Latest Cycling News for March 8, 2004
Edited by Jeff Jones
Jaksche steps up to the challenge
There was no doubt that Team CSC's Jörg Jaksche's winning ride in the opening time trial stage of Paris-Nice was the standout performance of the day. Starting as one of the final 10 riders, Jaksche clocked a time of 17'19 over the wet and technical 13.2 km parcours to finally knock Davide Rebellin from the top of the leaderboard. Neither world time trial champion David Millar nor defending Paris-Nice champion Alexandre Vinokourov could do better, and Jaksche finished the day with the yellow jersey of race leader on his shoulders.
The modest German has already one victory to his credit in 2004, the Tour Méditerranéen, where he and Team CSC time trialled to the summit of Mont Faron to win the final stage and the overall classification. Thus for Paris-Nice, Jaksche is certainly one of the favourites, although his team also boasts Michele Bartoli, Ivan Basso, Jens Voigt, Bobby Julich and Jakob Piil.
"Almost all of our riders can win Paris-Nice", said Jaksche post-stage, "so we're in a very convenient position."
Cyclingnews sat down with Jaksche for a pre-race interview on the eve of Paris-Nice, and found out a little bit more about this modest German rider who joined CSC after three years with ONCE.
"I'm a little shy, not very self-centred, and I just try to do my job as well as I can," Jaksche said when asked to describe his personality, on or off the bike. "I like to keep my feet on the ground and show my strength more through my riding.
"For me it's not a problem riding for other people. Of course I would like to win more, but I was never on small teams. I was always on teams with world class riders, not like on a small team where I could win a stage here or a small race there. I'm realistic and I know what [a team] will expect from me and what I should expect from the situation."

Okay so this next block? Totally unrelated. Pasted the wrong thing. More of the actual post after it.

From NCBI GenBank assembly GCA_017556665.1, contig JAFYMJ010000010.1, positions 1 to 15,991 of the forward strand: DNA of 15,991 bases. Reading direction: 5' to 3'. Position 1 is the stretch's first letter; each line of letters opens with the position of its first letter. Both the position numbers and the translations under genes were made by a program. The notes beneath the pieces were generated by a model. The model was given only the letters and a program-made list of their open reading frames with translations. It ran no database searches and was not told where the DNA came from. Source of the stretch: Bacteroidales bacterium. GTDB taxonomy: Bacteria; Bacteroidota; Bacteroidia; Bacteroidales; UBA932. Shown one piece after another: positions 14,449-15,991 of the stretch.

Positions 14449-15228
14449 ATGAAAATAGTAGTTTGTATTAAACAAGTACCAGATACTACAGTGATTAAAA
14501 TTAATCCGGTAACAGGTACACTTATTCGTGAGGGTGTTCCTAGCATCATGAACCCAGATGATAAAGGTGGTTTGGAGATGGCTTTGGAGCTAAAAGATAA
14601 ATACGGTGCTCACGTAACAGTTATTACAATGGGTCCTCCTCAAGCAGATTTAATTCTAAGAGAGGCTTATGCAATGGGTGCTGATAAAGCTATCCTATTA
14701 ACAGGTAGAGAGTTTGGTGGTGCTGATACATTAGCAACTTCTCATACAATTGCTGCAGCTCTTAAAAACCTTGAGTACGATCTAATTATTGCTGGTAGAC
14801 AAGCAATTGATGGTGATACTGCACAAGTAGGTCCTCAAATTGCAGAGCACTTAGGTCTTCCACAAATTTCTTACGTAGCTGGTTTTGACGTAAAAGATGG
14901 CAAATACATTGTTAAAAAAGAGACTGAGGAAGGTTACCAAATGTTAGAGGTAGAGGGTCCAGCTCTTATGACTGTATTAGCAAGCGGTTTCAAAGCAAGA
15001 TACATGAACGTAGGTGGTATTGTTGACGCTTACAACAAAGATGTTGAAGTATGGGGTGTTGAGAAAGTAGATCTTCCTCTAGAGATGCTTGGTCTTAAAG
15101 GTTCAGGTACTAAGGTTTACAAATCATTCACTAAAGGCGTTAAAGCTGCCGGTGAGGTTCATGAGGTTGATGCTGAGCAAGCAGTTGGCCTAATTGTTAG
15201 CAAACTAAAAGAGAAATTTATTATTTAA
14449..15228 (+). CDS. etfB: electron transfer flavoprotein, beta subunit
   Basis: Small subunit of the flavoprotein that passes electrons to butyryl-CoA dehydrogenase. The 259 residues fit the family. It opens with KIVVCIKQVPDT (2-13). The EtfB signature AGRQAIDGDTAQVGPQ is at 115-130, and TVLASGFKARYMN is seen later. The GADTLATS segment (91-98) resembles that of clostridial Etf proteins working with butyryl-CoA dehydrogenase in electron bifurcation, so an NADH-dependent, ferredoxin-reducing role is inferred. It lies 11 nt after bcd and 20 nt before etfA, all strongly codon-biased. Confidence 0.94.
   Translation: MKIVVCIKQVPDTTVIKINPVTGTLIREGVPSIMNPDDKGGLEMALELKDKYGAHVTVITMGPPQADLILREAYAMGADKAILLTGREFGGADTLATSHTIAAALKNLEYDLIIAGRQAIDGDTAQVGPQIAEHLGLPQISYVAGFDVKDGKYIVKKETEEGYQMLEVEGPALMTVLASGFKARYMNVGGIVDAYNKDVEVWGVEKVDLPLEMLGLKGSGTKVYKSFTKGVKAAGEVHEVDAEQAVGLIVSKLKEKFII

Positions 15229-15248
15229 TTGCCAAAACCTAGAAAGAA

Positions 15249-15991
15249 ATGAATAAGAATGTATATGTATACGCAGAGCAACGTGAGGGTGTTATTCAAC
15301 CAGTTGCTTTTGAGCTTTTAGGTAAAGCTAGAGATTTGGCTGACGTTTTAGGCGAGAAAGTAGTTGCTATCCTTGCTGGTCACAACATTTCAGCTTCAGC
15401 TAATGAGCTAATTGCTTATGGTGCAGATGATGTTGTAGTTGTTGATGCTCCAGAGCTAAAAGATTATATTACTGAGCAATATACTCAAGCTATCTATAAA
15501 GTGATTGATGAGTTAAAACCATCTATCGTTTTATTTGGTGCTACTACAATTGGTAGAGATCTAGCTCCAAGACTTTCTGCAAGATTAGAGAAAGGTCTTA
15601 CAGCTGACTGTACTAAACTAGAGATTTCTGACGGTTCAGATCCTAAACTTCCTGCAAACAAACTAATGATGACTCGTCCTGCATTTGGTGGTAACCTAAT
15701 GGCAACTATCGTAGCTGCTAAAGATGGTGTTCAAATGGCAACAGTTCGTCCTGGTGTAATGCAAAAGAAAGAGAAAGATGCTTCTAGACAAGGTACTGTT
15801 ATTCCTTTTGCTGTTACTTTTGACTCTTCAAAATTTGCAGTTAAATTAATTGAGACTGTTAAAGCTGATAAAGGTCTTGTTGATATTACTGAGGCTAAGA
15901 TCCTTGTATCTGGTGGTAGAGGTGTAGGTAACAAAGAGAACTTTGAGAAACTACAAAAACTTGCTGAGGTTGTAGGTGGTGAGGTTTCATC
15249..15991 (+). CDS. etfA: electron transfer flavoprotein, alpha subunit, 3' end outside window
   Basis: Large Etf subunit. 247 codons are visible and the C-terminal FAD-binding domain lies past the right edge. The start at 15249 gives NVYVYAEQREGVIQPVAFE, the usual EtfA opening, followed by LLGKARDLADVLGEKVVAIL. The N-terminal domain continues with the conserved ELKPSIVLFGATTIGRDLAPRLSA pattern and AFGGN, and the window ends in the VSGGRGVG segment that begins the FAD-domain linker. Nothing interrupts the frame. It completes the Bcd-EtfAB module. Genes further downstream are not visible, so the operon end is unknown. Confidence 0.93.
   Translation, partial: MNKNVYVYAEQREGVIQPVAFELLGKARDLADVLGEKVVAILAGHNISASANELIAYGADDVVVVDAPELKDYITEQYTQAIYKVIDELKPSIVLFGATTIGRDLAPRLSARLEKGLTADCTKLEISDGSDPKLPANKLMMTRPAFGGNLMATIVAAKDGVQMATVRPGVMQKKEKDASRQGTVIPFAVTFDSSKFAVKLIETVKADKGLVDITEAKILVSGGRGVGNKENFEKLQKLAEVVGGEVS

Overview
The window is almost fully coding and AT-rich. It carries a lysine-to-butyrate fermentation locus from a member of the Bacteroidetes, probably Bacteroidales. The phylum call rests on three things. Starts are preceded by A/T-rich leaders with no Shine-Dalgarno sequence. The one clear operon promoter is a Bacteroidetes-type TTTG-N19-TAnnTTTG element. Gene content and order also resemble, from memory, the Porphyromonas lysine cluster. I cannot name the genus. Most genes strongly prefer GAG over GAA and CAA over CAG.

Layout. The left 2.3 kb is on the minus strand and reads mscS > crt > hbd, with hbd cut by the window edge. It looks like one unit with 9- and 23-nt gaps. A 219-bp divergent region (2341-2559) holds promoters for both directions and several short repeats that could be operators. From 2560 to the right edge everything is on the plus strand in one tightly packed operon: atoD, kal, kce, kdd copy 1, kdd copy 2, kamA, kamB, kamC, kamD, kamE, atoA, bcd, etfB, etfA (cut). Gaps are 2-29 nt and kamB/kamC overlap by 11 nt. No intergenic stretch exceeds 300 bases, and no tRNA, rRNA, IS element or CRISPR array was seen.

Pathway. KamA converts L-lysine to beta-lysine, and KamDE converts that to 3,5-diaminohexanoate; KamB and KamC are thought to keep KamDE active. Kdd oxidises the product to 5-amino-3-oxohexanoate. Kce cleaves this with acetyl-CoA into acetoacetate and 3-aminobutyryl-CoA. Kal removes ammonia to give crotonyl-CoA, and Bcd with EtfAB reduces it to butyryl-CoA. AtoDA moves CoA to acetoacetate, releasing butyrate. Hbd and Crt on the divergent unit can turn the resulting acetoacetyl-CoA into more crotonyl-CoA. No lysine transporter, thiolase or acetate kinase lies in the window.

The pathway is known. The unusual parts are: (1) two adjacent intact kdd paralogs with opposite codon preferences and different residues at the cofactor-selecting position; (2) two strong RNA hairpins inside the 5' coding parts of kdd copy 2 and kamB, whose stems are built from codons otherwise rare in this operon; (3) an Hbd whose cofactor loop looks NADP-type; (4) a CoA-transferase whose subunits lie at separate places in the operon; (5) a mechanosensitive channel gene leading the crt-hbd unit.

Of his past experience at ONCE, Jaksche described Manolo Saiz as a "dictator, but if you showed him total loyalty, he helped you...ONCE was very professional. Here [at CSC] it's absolutely professional, but with Manolo he did everything. The tactics... everything. If he said attack, you attacked, even if sometimes it wasn't the right moment. With Bjarne [the riders] have more self confidence and more responsibility to make their own decisions."
The Tour de France remains a focal point of Jaksche's season. Last year he finished 17th, including losing five minutes when he stopped when teammate Joseba Beloki crashed. Jaksche ruled out the podium but believes he will "be able to have some good results in the Tour. I can't say which results, whether it's 10th or 15th...It's difficult. I always say when I do the Tour that I just want to cross the Champs Elysées for the last time and say, 'Ok, I've done my best'."
Thinking ahead for this season, the classics period will be important for Jaksche. He will likely challenge in the Critérium International at the end of March before tackling Amstel Gold Race, Flèche Wallonne and Liège-Bastogne-Liège, building up to the Tour de Romandie, another major goal. "I want to do really well at Romandie, then we'll see how it goes," he said.
To read the full interview with Jaksche, click here.
"Unexpected" result for Rebellin